The layman’s guide to regex: what is regex exactly?

RegEx stands for regular expression and it is a common tool used by programmers to match patterns of string data. “WAIT, I thought this was the layman’s explanation?!” Let us continue.

A good way to think about regular expressions is a sifter for string data. Let’s say you have a recipe for an amazing cake but your string flour is too lumpy and stuck together. The regular expression sifter will allow you to collect the string flour of your choosing so that you can finish the recipe. And you can keep adding filters to the sifter to make your flour even more fine.

At the most fundamental level, a regular expression allows us to find, manipulate and collect data within strings. A string is one of the most common data types in computer science and it is usually just a sequence of characters between a pair of quotes.


This is a string

With regular expressions we can take a string like the one above and match certain patterns that we are looking to find. Say for instance we wanted to change every ‘s’ character to the number ‘5’.

We could use regular expression to do that instead of re-typing every single time the letter ‘s’ appears. This might seem like a trivial task for the above example but imagine doing this for a research paper you have been working on or maybe even your first novel.

Regular expressions make that process of matching certain data within strings much easier and that is why it so useful. You probably use regular expressions everyday without know it. Everytime you open up a Google Doc or Microsoft Word to use the “Find and Replace” feature you are using a regular expression!

 

Using regular expressions

When I first started learning about regular expressions I was very intimidated because the syntax looked very complicated. You might see a regular expression that looks like this:

​/^(?=.*\d)(?=.*[a-z])(?=.*[A-Z])(?=.[\W]).{8,}$/

The above is a regular expression for a password that satisfies a strict set of conditions. These are the types of regular expressions that I first saw and it boggled my mind. Let’s start with something a little more straightforward.

Here we have a string of some sample song lyrics. Let’s switch up the words a little bit:


lyrics_test = File.read('lyrics')
replacements = [ [/club/, "pull request"], [/girl/, "labs"], [/the cut/, "my repo"], [/she/, "they"] ]

replacements.each {|replacement| lyrics_test.gsub!(replacement[0], replacement[1])}

puts lyrics_test

In this very simple example we can use one of the most popular tools for regular expressions called gsub.

The method gsub takes two arguments, the first being the data you want to replace and the second being the data you want to replace it with. In our example we have an array of values we want to replace along with the values we want to replace them with.

​replacements = [ [/club/, "pull request"]...

RegEx uses the syntax of two forward slashes and anything you place inside of those slashes becomes your regular expression /-ANYTHING-/. In the first iteration we have our regular expression of /club/ and we replace it with the string ‘pull request’.

Let’s take a look at another example:

lyrics_test = File.read('lyrics')
replacements = [ [/ [t][A-Za-z]{3} /, " code "] ]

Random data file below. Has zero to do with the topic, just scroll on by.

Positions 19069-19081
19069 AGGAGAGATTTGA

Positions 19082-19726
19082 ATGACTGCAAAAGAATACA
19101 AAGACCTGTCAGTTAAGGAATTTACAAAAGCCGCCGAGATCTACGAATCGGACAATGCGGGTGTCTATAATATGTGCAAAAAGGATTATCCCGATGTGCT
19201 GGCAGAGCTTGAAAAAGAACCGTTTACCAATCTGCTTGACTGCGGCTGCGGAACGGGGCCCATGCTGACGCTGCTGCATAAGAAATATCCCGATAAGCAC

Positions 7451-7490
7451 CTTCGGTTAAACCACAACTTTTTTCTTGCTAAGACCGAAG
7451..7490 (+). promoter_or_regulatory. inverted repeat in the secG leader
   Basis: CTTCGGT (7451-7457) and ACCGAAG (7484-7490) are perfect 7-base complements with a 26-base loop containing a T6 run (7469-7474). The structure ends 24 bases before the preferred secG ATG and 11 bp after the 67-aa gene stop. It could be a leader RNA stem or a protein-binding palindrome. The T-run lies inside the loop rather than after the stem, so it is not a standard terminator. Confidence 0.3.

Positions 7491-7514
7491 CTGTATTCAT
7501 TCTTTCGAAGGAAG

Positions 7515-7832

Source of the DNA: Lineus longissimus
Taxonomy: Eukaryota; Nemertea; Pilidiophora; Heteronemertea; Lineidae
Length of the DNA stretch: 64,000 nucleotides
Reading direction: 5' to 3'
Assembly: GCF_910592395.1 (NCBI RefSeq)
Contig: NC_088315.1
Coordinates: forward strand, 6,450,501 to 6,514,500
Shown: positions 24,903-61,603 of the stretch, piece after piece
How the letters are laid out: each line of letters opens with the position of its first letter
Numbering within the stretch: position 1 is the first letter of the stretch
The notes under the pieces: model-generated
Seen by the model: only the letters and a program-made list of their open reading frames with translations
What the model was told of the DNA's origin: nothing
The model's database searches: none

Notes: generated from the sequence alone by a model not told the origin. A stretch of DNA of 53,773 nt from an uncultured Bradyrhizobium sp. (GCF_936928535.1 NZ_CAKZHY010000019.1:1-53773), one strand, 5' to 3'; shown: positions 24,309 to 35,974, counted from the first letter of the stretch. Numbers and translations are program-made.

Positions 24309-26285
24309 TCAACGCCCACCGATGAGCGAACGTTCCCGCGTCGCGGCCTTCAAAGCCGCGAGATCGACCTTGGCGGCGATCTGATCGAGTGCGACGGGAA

replacements.each {|replacement| lyrics_test.gsub!(replacement[0], replacement[1])}

puts lyrics_test

In this example we want to replace every four letter word that begins with the letter ‘t’, with the word ‘code’.

Looking more closely at our regular expression inside of /-ANYTHING-/ we can see that it starts with an empty space. This will be the start of any new word. Now we want to specify only words that begin with the letter ‘t’. Using [t] we are able to pinpoint only the first words that start with the letter ‘t’.

Next we use a handy regular expression trick to specify any alphabetical letter. [A-Za-z] means ANY character from capital A-Z or lower case a-z. Finally we specify that we want exactly three of the characters using {3} to complete a four letter word.

RegEx has a treasure chest of pattern matchers which allow you to match the different sequences across your strings. I would highly recommend playing around with Rubular and RegExr to get more familiar. Once you get the syntax and matchers down I promise you will it will begin to click!

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Ruby Class Shortcuts

class Person
 attr_accessor :name, :age
end

# same as:

class Person
 def name
 @name
 end

def name=(name)
 @name = name
 end

def age
 @age
 end

def age=(age)
 @age = age
 end
end

Ruby is awesome. I think it has to do with the ease and beauty of Textmate but I really look forward to typing out code using the language. Additionally I’ve been introduced to many shortcuts which make writing code a lot easier.

One recent shortcut which I’ve been trying to wrap my head around is attraccessor. In the above code you will see the one line “attraccessor :name, :age” re-writes everything below.

It basically performs the read and write methods on a function. This allows you to call x.name and return whatever x is and also allows you to assign x.name = “Jahde”.

I’m sure I’ll be seeing other shortcuts that make writing code easier but this one stood out to me. I think I’m just shocked that 1 line can replace 12 but I’ve come to find this is one of the key attributes of programming itself. Ruby wants to make herself easy to love.